Saturday, December 31, 2011

A Brigade of Lawyers (Musical Tribute)

December 31, 2011
Jefferson bankruptcy suit attracts brigade of lawyers

John Carroll, dean of the Cumberland School of Law at Samford University, said the number of lawyers doesn't surprise him. "It's because of the complexity of the case that there are that many lawyers in it," Carroll said. "It's a complex case involving so many moving parts."

Friday, December 30, 2011

Gasoline vs. Oil

Click to enlarge.

Click to enlarge.

I created the charts out of curiosity.

What would it take to see $5 gasoline at the pumps? It looks to me like a sustained $160 oil level could do it.

If I had to guess (and I assure you that's pretty much all it is), I'd say the global economy can't even handle $100 oil though. Time will tell.

November 9, 2009
I'm Deflationary

That doesn't mean that I think oil can't make it to $100. Who knows? I don't think it will stay there if it does though, any more than it could stay at $140 the last time.

It's certainly trying to stick at $100. I'll give it that.

Keep in mind that although I have been leaning deflationary, the bulk of my nest egg continues to sit in long-term TIPS and I-Bonds.

This is certainly not investment advice. I think you can see my level of certainty here. I continue to lean short-term deflationary but want the long-term inflation protection just the same.

Source Data:
EIA: Petroleum

Thursday, December 29, 2011

What's Worse than a Casino?

December 29, 2011
A wealth terminator for small investors

Ten years ago, top economist Wu Jinglian criticized China's stock market as a place worse than a casino because of its excessive insider trading and market manipulation.

"At least there are rules in a casino," he said.

Not much has changed in terms of protecting small investors' rights. As wealthier people quit stocks to buy property instead, the stock market has become a casino only for the poor, who cannot afford to speculate in real estate, as Andy Xie says.

See Also:
Savvy Chinese Find Market Top!

Tuesday, December 27, 2011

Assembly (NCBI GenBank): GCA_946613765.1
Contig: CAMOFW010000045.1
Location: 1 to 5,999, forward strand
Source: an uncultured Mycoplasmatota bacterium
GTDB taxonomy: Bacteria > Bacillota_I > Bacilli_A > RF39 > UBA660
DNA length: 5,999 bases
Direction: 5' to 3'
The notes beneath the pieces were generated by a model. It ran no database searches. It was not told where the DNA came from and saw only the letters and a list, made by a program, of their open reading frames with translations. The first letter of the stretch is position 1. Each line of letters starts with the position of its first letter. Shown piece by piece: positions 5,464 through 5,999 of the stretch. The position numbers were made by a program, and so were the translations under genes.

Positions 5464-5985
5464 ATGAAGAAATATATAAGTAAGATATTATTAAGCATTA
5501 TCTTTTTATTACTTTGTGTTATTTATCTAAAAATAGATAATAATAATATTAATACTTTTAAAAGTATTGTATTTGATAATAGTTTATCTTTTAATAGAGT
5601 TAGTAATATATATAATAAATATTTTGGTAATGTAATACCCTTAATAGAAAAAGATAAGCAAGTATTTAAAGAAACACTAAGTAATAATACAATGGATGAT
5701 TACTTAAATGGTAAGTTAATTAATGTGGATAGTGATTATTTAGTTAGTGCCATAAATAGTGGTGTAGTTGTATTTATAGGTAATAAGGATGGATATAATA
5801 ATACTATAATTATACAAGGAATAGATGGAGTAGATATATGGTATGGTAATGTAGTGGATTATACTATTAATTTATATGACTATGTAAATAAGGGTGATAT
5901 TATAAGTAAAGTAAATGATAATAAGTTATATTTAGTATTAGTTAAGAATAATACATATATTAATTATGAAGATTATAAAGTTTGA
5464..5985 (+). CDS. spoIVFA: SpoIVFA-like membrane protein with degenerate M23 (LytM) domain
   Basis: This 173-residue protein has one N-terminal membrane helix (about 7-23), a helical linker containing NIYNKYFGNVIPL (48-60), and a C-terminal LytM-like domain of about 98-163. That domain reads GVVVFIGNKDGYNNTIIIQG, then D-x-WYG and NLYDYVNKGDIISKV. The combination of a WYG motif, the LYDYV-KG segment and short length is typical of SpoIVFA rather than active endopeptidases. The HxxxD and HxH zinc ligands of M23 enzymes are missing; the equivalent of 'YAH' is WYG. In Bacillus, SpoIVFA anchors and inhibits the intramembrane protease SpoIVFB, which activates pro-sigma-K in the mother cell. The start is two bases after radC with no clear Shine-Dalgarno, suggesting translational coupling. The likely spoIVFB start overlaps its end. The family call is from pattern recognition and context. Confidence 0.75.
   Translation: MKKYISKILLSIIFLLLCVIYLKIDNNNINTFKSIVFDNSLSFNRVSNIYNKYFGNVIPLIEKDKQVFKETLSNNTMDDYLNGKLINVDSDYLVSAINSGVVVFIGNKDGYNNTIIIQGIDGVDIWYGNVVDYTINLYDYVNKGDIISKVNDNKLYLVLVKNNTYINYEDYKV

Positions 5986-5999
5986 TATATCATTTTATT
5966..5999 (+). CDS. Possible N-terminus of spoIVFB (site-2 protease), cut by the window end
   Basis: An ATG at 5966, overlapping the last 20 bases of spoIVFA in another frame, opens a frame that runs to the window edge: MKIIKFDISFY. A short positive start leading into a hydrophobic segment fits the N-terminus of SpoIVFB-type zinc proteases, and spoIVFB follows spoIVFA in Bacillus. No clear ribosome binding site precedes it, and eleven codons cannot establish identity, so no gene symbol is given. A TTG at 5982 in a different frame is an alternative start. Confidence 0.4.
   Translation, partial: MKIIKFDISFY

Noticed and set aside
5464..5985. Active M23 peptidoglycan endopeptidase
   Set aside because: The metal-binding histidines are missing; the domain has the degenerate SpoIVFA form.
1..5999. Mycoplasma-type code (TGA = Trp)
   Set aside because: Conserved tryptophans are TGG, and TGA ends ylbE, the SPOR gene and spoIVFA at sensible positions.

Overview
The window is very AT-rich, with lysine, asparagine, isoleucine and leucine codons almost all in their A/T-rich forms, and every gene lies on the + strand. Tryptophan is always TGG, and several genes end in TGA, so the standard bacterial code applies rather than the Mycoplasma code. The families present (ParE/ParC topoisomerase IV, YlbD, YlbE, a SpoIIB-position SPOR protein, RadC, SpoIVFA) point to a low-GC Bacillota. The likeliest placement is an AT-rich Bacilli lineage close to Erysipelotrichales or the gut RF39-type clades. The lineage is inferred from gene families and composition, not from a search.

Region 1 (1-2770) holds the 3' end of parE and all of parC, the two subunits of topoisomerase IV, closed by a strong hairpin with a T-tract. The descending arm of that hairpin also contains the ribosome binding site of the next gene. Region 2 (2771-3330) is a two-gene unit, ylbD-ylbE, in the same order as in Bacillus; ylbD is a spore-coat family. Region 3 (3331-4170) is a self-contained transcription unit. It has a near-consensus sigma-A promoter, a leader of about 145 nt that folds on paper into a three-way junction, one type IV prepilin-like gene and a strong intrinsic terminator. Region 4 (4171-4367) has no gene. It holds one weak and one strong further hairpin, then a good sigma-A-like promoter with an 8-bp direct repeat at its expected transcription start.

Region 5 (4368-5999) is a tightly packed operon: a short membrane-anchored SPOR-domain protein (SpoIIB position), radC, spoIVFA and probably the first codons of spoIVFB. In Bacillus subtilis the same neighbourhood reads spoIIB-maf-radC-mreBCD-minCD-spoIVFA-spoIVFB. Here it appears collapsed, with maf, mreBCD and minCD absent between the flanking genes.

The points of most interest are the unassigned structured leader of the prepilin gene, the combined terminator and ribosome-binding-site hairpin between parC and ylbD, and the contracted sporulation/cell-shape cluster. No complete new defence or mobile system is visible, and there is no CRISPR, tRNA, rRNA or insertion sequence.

Sears: The Joke that Keeps on Giving

December 27, 2011
Sears closing more stores as holiday sales slide

(Reuters) - Sears Holdings Corp will close as many as 120 of its Kmart and Sears discount and department stores after its holiday sales slumped, sending its shares sliding more than 27 percent to their lowest level in three years.

May 8, 2008
Our Pillars of Retail Strength

What's a CEO to do these days if he can't report financial information and he can't hide financial information? That's sure some conundrum!

In the comments, Anonymous felt that we were joking. I can understand the confusion. We often joke in the comments.

I can't believe the previous comments are supposed to be taken seriously. First off, Eddie Lampert was recognized as a whiz a decade before buying Kmart. Second of Lampert is still a whiz his return on Kmart and on Sears even with the recent decline beats the market hand over fist.

Either you guys are joking or you like to buy high and sell low. Not my style. Lampert and Sears will prove to be fantastic investments over the next 10 years. Over the next 10 minutes? who knows and who cares? - Anonymous

SHLD price on May 8, 2008: 93.45
SHLD price on December 27, 2011: 33.38

Net Gain/Loss: 64% loss

In all fairness, there's still 6 1/2 years to go on that fantastic investment. If it triples from here, then hindsight will will show that it was every bit as good as buried cash. Woohoo!

Special thanks to Credit Bubble Stocks for posting about Sears today. I would have missed today's 27% decline without it.

Source Data:
Yahoo: SHLD Historical Prices

The Sarcasm Report v.145

Industry experts forecast 2012 trends

There’s no economic rebound to prosperity, but it will continue to be a better environment than it was in 2008, 2009 and 2010.

The economic rebound to prosperity theory is an illusion? Shocking!

Restaurants will benefit from pent-up demand. Two out of five American adults said in a recent survey that they are not using restaurants as often as they would like.